• The nature of work has changed. Workers are still being moved from higher-paying to lower paying jobs, and the “gig economy” means that jobs are short-term, unstable and include no benefits (e.g., health insurance). Plus more people are working part-time, which means the number of people working two or more jobs as increased. The Fed model doesn’t deal with that.

You may have more thoughts about what’s wrong with the government numbers. Tell me.


  1. Lev Borodovsky, “What to Make of Softening Inflation,” The Wall Street Journal, 3 July 2017, B12.
  2. Jeffrey Sparshott, “Jobs Grow but Wages Stay Stuck,” The Wall Street Journal, 8-9 Juy 2017. A1.

Why the US Unemployment Rate is a Nonsense Number


The US media are agog this morning with news that the unemployment rate has dropped to 4.3%, “the lowest in 16 years.”

Don’t cheer too quickly.

The US doesn’t calculate unemployment the way other countries do. The percentage is based not on total working-age population but on the number of people who are working or “actively looking for work.” In plain English, if you don’t have a job and you haven’t gone on a job interview in the last week, you’re not unemployed.

That definition of unemployment is consistent with the requirement that states have for collecting unemployment insurance. However, if you are out longer than 26 weeks, state unemployment insurance ends and there’s no point in bothering to report that you’ve looked for work in the last week. So you fall into that odd category of “not working and not unemployed.” People in that odd category are excluded from the calculation of the unemployment rate.

So, the way the US does it, you can be unemployed and not counted as unemployed.

That’s how you can have what actually happened this week:

  • The number of people working dropped
  • The new number of new jobs created by employers was “unexpectedly” low
  • The unemployment rate dropped.

The Wall Street Journal noted the anomaly in the numbers. In a truly tight labor market, one would expect to see wages increasing. However, annual wages increases have stayed around 2.5% despite the declining unemployment rate. The job market simply isn’t as good as the unemployment rate might lead you to believe.

In fairness, on the other side, we have people who work for cash that they don’t report to the IRS. That’s the “gray economy.” It includes people who report only a fraction of their income as well as those who report no income (and might even collect unemployment). It also includes income from illegal activities. We don’t know how large the gray economy is, but there is no question that making ends meet on what most states pay for unemployment is next to impossible.

Why would the US track a number that doesn’t mean anything? One possible explanation has to do with the myth that there are people who are lazy and would rather struggle on unemployment than have a decent job. If such people exist, you wouldn’t want to count them as part of the labor force. However, I’ve never actually met anyone like that, have you?


  • Eric Morath, “Unemployment Rate Falls to 16-Year Low, But Hiring Slows,” The Wall Street Journal, 2 June 2017.

It’s Disposable Income, Stupid!


Historically low interest rates have done nothing to grow economies in the US or elsewhere.  Why not?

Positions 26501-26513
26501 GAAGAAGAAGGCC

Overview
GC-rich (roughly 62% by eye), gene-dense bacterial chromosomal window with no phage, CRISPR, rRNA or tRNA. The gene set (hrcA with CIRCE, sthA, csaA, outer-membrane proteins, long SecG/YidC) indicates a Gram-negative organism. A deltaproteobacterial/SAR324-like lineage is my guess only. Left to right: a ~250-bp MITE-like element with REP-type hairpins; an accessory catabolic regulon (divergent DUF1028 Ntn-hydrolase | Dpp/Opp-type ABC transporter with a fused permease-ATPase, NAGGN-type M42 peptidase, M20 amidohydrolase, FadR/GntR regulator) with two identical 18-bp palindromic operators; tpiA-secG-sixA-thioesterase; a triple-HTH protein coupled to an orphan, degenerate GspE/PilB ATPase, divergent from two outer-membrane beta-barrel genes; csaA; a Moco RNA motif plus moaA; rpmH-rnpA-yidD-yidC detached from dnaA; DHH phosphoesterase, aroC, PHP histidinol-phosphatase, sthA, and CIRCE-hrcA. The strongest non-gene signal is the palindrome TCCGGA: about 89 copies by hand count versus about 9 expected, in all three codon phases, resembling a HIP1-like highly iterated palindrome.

Economists and politicians are doing everything in their power to avoid looking at the root cause of economic malaise.  They talk about “consumer confidence” as if that can be manipulated by interest rates.

They report statistics that are defined so as to skew perceptions of the reality consumers face.  Neither CPI nor the unemployment rate as reported in the US accurately represent the situation consumers face.  (I’ll talk about both of these problems in detail in future posts.)

The reality is that

(1) Western economies are based on consumer spending, and

(2) Consumers don’t have money to spend.

Consumers are tapped out because

(A) Historically low interest rates have not been passed along to most consumers.  Further, intelligent consumers are afraid of being squeezed when rates rise.  After been burned a number of times, people do learn.  (Unless they are politicians.)

(B) There has been no real effort to reform or reign in costs for healthcare, education loans or housing, and people are being told that they have to save for retirement at a much higher rate than in the past.  There’s no money left over for anything else in most households.

(C) Job downsizing is rampant, especially among those reaching the magic age of 50.  Corporations cut older workers to reduce salary and health costs, and don’t hire older workers for the same reason.  So, right when people are in the final push toward retirement, their income drops by 50% or more.  Historically, that was the age group with the most disposable income to support consumer spending, and now that’s gone.

(D) Regressive tax policies. Reductions in income taxes and increases in gasoline taxes and usage fees shift the tax burden to those who can least afford it.

The Federal Reserve can set interest rates any place it wants, and it won’t materially impact what consumers have to spend.  In this environment, the Fed has lost its ability to steer the economy.  Turn a car’s steering wheel when the car is stopped and tell me what the car does? Nothing.  Without consumer spending to push the economy forward, the Fed can do whatever it wants and nothing will happen.

What can you do?  Until Washington decides to confront reality, plan for a  stagnant economy.   Employees need to plan for what happens when they lose their current job.  In your 40s? You need to plan for a second career.  Employers are going to have to find ways to reduce costs and find growth through innovation.  The same-old, same-old isn’t going to get it done.  Mergers and layoffs simply worsen the situation.